Members of the UMass Flint DBP Team include:

Dr. Dave Reckhow (Team Lead)

Dr. Joe Goodwill (DBP sampling, THMs, Iodo-THMs and other volatiles)

Yanjun Jiang (Iodo-THMs and other volatiles)

Xuyen Mai (DBP sampling)

Xian “Max” Ma (DBP sampling, Haloacetamides)

Ran Zhao (Haloacetamides and HAAs)

Soon-Mi Kim (Haloacids)

Yun “Rosa” Yu (N-halo-haloacetamides)

Aarthi Mohan (Halobenzoquinones)

Pranav Mashankar (Aldehydes)

Sherrie Webb-Yagodzinski (Sampling preparation)

Select members from both UMass Amherst and Virginia Tech during a sampling trip in late-May
Select members from both UMass Amherst and Virginia Tech during a sampling trip in late-May

Primary Author: Dr. Joseph Goodwill

Acknowledgements: Drs. Dave Reckhow and Marc Edwards

Results of March 2016 Legionella Sampling Event in Smaller Buildings in Flint

In March 2016, we sampled tap water from 5 homes and 6 small businesses in Flint, with ALL testing culture-negative for Legionella.  We used a standard culture-method often used by hospitals to determine if there is a risk of Legionnaire’s Disease outbreak.  This is good news.  We will be following up with another sampling this summer when the weather is warmer and there is more of a tendency of Legionella bacteria to grow.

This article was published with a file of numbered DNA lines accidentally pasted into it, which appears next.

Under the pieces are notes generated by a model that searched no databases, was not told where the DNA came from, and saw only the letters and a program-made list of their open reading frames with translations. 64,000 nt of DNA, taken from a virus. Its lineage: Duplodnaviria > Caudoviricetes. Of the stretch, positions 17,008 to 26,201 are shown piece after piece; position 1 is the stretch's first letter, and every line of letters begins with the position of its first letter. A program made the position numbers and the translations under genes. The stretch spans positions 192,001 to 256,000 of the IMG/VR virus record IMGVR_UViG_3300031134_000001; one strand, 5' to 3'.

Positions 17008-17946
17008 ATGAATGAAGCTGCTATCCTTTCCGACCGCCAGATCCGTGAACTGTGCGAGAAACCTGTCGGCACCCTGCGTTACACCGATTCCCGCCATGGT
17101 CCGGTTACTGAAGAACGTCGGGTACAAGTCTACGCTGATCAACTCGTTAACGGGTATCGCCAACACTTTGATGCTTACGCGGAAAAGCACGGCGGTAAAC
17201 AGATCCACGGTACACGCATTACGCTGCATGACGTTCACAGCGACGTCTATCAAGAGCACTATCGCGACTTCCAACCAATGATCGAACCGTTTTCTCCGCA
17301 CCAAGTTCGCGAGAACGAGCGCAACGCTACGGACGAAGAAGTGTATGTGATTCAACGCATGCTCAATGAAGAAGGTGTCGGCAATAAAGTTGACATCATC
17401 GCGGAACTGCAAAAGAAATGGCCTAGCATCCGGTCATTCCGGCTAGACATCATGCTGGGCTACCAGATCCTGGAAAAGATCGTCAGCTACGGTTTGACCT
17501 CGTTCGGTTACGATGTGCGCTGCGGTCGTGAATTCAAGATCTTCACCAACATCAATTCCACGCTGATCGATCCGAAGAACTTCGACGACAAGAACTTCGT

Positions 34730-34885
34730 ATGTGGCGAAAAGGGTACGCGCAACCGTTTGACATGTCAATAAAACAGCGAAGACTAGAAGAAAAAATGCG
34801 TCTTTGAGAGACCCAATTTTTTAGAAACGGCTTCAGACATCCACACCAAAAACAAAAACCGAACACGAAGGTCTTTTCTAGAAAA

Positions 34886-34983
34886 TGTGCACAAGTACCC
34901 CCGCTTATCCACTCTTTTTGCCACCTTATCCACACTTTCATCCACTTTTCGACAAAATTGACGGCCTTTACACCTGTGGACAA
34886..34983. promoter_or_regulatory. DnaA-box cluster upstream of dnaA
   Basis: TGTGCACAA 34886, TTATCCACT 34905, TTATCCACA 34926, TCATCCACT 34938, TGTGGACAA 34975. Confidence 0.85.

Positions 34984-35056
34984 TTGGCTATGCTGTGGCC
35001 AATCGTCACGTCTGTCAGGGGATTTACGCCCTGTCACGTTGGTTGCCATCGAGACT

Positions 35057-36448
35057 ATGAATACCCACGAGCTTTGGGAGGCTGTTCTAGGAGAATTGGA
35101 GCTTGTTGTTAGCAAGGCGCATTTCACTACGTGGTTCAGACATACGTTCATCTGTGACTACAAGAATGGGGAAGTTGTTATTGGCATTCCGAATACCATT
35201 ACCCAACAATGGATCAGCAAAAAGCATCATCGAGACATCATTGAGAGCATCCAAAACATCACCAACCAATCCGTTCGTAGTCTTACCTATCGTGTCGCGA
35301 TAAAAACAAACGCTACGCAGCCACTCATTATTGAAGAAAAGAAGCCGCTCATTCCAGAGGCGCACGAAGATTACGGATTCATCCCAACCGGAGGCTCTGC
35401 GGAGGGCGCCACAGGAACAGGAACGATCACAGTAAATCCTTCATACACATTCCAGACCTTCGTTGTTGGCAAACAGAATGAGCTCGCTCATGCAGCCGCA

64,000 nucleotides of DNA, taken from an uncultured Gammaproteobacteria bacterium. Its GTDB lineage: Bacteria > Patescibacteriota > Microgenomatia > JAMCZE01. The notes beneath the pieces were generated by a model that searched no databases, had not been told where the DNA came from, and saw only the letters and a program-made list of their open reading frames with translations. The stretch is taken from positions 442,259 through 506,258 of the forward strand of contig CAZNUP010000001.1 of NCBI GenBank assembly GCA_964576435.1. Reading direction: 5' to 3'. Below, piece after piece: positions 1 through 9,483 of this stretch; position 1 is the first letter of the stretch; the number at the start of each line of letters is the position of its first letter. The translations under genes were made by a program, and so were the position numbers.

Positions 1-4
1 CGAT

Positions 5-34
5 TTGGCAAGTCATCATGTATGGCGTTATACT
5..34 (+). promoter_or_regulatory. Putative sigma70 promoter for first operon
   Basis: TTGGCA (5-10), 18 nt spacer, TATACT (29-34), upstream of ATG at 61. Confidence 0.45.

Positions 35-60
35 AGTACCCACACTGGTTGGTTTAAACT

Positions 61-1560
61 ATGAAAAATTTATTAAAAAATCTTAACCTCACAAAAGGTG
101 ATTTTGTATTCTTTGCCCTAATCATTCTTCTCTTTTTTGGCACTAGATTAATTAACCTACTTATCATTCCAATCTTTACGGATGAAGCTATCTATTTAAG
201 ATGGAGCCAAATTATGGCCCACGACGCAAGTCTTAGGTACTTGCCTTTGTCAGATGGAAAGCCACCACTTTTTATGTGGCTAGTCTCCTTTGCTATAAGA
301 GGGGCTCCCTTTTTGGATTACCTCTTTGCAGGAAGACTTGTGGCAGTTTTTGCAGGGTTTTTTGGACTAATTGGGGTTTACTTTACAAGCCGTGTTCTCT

We are also examining the water samples we have collected more closely using DNA-based methods.  The DNA methods may help us detect lower levels of Legionella that we couldn’t see with culture and also identify different kinds of Legionella, but the trade-off is that we will not be able to tell the difference between live and dead bacteria.  That is why the culture method is considered the standard for determining risk of getting Legionnaires’ Disease from tap water.